Gaining more knowledge has always been important for success. But the pace of modern life has become so quick that by the time you learn new facts they’re already becoming outdated.
So, we have to learn faster. And the most effective way to do that is to improve your reading speed and comprehension. It requires discipline, but developing these skills will put you ahead of the pack. Here are 8 exercises to improve your reading speed and comprehension.
1. Size-up the task
Assess the work you’re about to do. Skim the text first and look for important points. Catch the headings and subheadings; read the first and the last paragraphs of several chapters; get accustomed to the writer’s style.
Grasp the forest before focusing on the trees. You should be able to identify the main ideas after a quick skim.
2. Ask questions
As you read through the text, create questions you are wanting to find answers to. Then anticipate finding the answers to your questions. Focus on your interests and what you want to take away from the reading; skip the irrelevant information.
It is impossible to remember everything you read, so learn to pull out what is relevant to your needs. You know exactly what you need to take away from the reading.
3. Decrease subvocalization
When children first learn to read, they whisper the words or say them softly. At the next level, they read silently but still move their lips as if saying each word. As adults, we say the words in our minds—it’s called “subvocalization.”
However, subvocalization doesn’t allow us to read faster because we can only go as fast as we speak. The average speaking rate is about 150 words per minute, while the average reading speed is about 200-300 words per minute.
So, to read faster, we need to silence that voice inside. How? Listening to music while reading helps. At first, it will affect your comprehension. But soon you’ll notice your concentration increases. Paradoxically, the music that distracted you earlier, will help you to focus and learn faster.
4. Read groups of words
Children learn to read starting with joining syllables. Later, they join words to understand sentences. We often stop there. But, there is the another level—absorbing groups of words at once. Here’s how to get started:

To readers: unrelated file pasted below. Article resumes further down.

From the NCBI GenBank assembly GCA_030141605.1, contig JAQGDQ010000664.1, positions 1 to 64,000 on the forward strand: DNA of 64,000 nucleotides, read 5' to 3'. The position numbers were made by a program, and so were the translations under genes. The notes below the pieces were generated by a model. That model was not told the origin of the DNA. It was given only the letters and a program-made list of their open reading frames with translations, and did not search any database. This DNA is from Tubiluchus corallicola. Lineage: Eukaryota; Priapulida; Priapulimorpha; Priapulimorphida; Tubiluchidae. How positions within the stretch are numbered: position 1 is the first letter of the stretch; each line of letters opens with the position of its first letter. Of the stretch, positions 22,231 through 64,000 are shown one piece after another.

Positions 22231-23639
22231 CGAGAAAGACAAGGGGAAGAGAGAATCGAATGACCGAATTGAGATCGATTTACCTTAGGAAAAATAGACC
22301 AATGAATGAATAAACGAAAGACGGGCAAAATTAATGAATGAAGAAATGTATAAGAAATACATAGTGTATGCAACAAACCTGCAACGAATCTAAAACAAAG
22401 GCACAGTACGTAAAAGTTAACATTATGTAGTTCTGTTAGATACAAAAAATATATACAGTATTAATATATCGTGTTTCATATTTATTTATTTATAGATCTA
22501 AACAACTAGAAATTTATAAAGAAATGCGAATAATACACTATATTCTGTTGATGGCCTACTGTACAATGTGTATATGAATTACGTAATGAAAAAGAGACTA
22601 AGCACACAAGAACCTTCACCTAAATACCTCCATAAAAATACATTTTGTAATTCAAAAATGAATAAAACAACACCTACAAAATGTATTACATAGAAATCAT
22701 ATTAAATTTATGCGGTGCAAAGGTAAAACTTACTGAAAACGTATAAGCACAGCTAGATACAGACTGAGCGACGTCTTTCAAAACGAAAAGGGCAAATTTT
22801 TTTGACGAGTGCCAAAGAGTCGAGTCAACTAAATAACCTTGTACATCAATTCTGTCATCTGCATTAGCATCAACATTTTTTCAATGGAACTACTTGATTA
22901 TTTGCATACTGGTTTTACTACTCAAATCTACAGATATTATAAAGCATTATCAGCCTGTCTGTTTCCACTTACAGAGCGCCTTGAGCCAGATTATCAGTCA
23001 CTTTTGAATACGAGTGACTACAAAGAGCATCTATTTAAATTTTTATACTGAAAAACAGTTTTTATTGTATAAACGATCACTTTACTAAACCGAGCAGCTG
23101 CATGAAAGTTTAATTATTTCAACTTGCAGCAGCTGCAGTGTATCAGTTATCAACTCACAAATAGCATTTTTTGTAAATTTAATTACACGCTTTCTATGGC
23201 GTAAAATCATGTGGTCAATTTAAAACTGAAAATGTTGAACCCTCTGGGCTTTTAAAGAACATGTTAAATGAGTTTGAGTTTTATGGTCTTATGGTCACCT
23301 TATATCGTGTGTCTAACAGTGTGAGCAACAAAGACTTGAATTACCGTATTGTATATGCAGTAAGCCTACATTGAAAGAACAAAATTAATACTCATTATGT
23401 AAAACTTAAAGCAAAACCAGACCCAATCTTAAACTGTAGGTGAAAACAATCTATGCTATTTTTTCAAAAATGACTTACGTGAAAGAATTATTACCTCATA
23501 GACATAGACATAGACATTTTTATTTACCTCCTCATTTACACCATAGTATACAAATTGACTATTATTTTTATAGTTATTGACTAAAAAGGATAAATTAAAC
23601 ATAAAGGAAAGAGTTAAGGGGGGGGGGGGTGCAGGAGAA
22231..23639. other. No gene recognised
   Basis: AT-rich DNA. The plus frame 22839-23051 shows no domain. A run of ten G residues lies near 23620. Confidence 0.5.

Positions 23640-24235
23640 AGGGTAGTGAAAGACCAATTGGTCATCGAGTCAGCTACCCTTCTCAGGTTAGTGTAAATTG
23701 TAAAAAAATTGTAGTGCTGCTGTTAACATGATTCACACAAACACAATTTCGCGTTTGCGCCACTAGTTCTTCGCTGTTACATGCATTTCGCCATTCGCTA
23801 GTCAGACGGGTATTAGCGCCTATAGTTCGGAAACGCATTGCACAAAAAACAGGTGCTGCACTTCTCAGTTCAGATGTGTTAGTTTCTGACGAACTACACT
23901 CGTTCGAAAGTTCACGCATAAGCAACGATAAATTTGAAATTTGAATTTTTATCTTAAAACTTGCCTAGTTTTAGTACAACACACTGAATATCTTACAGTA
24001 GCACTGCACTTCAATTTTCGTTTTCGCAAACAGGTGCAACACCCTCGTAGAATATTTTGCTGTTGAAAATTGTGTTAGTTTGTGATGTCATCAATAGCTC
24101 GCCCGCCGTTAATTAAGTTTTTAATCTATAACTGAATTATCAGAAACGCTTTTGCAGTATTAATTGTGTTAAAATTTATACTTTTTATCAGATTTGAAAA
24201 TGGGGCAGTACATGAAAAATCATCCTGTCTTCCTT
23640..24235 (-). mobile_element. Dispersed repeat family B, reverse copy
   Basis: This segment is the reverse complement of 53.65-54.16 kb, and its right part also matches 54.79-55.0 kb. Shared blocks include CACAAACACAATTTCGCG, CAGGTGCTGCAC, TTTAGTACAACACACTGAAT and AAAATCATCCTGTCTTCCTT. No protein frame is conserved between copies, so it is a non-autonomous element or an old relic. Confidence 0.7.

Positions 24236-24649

Grab a pencil and divide the page into 3 columns, so each of them has 2 to 4 words in a row. Try to read them together jumping from one column to another. It is easier than you think. Once you get the hang of it, you won’t need the columns.
We are just applying the same rule from comprehending words. We don’t read every letter but we recognize the whole word. Now, instead of reading separate words, you are reading groups at once.
5. Use a pointer
Remember as a child when you used a finger to follow the sentence when reading? It turns out this simple method is great for adults to improve reading speed.
The trick is not only to point but do it fast. Your finger acts like a tracker for your eyes; not only does it help with staying focused, but also sets the pace for reading. Keep increasing the speed as you read and working on getting faster.
6. Expand your vocabulary
Not knowing the meaning of a word can slow down your reading. The wider your vocabulary is, the less time you have to take to stop and look up the meanings of unknown words.
Learn the meanings of new words when you have spare time. It will boost both your reading skills and your overall intelligence.
7. Play the “recall” game
At the end of each page in a book or the end of a few paragraphs in an article, pause and recall what you just read. Write a few key words in the margin. This will help you with comprehension.
8. Set goals and track your progress
Try to consistently read sections of the same word-count and time your results. Slowly push yourself to get faster. Start with a baseline of how many pages/words you are reading per-minute and set yourself a goal of how many words-per-minute you would like to reach.
Developing reading skills are the key to mental and professional growth. But remember not to empty the joy from learning. Success and growth should also be fun.
This is a guest article by Kate Maurice